Picture description: Cheeky mascot for my friend Pan, a Final Fantasy kupo in a Smite skin and further symbols for the recipient. I loved working on it as it was a great way to finish yesterday and practise everything I learned that day.

Further thoughts about the master study

That study yesterday really moved me.

I realized the whole piece was too complex in itself to study or draw it in one setting would I have tried to focus on everything. That‘s the reason why those lush, complicated paintings don‘t happen in a day. It is too much to focus on in one sitting. Preliminary studies and sketches are necessary to establish all the elements. I would have needed a different session on a different day to study still life elements such as the flowers and lantern on the ground. The lady‘s skin would need a day of it‘s own, too. I would only be fast with creating all of this, if I had routine in all of these. And I had routine if I had built up a big mileage in each field that I need. I‘m starting to see why artists would work in teams with one calling the shots while everyone else doing their best work in their respective field. The same applies to comics.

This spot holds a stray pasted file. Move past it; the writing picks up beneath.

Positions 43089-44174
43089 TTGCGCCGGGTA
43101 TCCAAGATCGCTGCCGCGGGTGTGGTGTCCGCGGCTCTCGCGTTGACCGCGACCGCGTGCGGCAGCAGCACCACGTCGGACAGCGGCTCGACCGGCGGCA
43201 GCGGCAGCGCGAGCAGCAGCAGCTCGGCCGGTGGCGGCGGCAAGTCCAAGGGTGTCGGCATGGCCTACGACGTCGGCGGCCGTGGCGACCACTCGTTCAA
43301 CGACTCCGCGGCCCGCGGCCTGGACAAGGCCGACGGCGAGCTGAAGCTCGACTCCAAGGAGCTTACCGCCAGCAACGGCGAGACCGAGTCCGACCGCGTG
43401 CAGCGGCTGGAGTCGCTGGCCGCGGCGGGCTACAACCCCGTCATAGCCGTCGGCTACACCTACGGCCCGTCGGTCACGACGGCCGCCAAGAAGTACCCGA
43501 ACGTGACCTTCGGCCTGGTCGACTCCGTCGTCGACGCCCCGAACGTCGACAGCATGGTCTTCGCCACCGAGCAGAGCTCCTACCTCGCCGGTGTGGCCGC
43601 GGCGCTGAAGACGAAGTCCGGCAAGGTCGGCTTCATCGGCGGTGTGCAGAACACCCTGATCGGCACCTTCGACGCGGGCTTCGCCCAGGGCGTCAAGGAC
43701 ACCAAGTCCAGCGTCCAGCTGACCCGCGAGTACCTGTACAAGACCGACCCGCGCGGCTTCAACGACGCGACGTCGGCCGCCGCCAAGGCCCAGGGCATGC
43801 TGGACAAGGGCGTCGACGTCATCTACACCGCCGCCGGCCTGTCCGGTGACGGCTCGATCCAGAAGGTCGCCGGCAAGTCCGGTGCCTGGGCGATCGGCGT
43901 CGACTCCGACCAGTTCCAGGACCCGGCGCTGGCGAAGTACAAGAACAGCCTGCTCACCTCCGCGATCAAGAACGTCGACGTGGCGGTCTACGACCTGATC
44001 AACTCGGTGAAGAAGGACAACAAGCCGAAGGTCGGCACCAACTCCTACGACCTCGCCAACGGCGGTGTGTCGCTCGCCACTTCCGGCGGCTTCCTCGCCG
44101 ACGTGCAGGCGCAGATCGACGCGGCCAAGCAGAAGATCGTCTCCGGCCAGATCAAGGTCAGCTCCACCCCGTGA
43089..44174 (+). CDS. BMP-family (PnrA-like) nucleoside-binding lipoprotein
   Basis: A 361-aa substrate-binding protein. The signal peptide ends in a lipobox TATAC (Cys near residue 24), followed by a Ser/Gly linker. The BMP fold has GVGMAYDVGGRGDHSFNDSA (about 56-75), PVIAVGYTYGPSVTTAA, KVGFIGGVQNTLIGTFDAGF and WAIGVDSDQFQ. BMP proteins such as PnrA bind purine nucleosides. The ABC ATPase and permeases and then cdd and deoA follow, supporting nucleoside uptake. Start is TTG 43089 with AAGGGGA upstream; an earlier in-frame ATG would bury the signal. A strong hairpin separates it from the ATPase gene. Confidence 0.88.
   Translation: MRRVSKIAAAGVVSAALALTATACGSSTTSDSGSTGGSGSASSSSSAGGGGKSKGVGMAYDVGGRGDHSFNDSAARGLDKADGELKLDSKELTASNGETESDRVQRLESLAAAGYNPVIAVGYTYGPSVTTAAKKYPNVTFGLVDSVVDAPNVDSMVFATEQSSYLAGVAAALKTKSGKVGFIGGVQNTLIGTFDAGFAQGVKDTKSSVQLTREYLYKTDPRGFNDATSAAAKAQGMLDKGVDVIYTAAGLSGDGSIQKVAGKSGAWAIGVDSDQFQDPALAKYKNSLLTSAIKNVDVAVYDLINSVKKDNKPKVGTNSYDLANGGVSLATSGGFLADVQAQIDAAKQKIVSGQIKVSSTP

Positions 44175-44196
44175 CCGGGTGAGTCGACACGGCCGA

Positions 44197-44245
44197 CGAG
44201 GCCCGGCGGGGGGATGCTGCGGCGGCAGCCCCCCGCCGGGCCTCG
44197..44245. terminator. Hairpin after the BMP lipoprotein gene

Motivation

But that doesn‘t mean that you cannot work alone. Most of the time you have to work alone.